THORN: Clinical utility of a Novel Molecular Breast Imaging Gamma Camera
Researchers: Co-Principal Investigators: G. Pond & K. Gulenchyn & L. Bordeleau, J. Valliant
Status: Funded 2010
Study Accrual Complete; Analysis is complete. Results presented at international meeting.
Imaging of the breast is an important tool in the early detection, diagnosis and monitoring of response to treatment in breast cancer. Mammography has been the gold standard for detection of breast cancer for many years. Mammographic findings are based on anatomic changes in the breast and detection is based on differences in density of normal and abnormal tissues. However, the ability of mammography to correctly spot cancer varies from greater than 80% in women over the age of 50 to 68% for women 40 to 44 years of age. This difference is due to increased breast density in younger women. Ultrasound (US) uses high-frequency sound waves to create a picture of an area of interest. It is most frequently used to direct biopsy and to determine whether a lump is solid or cystic. Magnetic Resonance Imaging (MRI) uses magnetic fields to produce detailed cross-sectional images providing very good soft tissue contrast. MRI of the breast is now used in addition to mammography, as a test in high risk women for detection of breast cancer. In addition, MRI is increasingly being used prior to breast cancer surgery to assess the extent of tumor.
Another imaging method is to use a substance with attached radioactivity and inject it into patients. This substance is taken up preferentially by cancer cells and can then be photographed. A novel compact gamma imaging system, developed by General Electric, can be used to photograph a radioactive substance taken up by breast cancer cells. This new camera is positioned close to the breast so that, in most cases, all breast tissue is within 5 cm of the detector. Most recently, dual detector systems have been introduced, further reducing the lesion to detector distance and improving the image. This modern technology, called Molecular Breast Imaging (MBI), has the potential to detect breast cancer in difficult situations (e.g. dense breasts), to measure the response of breast tumors to treatment, to measure blood flow within tumors, and to determine whether drugs can penetrate into tumors.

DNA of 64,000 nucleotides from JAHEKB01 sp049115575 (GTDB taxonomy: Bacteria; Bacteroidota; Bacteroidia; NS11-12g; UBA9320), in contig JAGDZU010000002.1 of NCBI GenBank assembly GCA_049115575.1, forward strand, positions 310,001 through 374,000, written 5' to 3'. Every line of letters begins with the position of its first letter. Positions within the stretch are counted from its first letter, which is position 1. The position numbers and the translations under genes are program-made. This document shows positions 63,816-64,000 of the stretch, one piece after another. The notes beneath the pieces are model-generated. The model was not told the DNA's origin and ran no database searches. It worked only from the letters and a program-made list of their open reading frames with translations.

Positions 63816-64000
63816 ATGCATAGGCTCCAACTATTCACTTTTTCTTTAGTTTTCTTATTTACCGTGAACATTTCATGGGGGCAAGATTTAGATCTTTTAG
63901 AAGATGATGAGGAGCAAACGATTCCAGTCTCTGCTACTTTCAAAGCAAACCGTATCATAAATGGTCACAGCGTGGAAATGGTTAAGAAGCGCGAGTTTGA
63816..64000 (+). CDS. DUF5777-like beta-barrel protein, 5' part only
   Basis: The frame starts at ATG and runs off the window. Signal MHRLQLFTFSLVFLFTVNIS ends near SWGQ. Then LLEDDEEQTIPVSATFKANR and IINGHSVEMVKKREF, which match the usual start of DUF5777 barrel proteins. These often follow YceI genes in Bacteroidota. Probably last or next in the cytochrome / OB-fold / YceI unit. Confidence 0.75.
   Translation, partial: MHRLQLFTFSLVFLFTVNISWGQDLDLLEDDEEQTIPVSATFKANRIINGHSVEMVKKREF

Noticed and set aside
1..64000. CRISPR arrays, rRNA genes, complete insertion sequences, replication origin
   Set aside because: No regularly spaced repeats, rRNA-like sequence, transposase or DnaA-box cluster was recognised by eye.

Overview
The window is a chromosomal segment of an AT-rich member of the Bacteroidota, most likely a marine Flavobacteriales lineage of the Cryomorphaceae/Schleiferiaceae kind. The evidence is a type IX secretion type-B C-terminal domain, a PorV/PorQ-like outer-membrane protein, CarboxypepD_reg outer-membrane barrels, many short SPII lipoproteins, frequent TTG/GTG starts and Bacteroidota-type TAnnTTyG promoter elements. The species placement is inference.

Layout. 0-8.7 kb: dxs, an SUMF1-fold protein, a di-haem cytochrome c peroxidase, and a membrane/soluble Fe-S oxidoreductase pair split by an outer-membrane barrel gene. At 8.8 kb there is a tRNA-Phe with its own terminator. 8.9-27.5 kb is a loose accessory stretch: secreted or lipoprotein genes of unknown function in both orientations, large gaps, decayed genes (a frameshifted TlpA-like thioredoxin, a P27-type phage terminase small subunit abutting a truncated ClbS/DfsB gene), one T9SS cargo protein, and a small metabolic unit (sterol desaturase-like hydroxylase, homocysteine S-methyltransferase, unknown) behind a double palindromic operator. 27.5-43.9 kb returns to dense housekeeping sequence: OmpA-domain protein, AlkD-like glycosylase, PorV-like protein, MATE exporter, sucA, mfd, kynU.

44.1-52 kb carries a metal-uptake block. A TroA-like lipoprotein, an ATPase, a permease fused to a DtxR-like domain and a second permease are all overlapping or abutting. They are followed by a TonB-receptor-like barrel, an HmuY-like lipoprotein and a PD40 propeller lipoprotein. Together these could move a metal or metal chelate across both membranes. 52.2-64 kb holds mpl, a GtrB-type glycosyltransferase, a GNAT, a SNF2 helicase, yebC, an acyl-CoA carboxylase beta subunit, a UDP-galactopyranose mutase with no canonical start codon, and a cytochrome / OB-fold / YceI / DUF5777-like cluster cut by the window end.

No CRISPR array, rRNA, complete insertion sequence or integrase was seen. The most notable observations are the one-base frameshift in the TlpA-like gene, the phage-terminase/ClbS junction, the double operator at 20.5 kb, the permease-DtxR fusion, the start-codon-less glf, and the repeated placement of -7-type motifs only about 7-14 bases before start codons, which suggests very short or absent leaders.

Dr. G. Pond, an OCOG biostatistician, lead the multidisciplinary team (J Valiant, head of the Centre for Probe Development and Commercialization (CPDC), at McMaster; K Gulenchyn, head of Nuclear Medicine at HHS; and L. Bordeleau, medical oncologist at the JCC who specializes in hereditary cancers) in the THORN trial. In the THORN trial the goal was to study the feasibility and safety of the MBI Gamma Camera, and to explore the ability of this camera to detect early breast cancer in women at high risk of developing breast cancer (e.g. BRCA1/2 carriers). These women presently undergo annual MRI and as part of the study, underwent MRI and MBI at baseline and again at 12 months. 42 women participated in this study.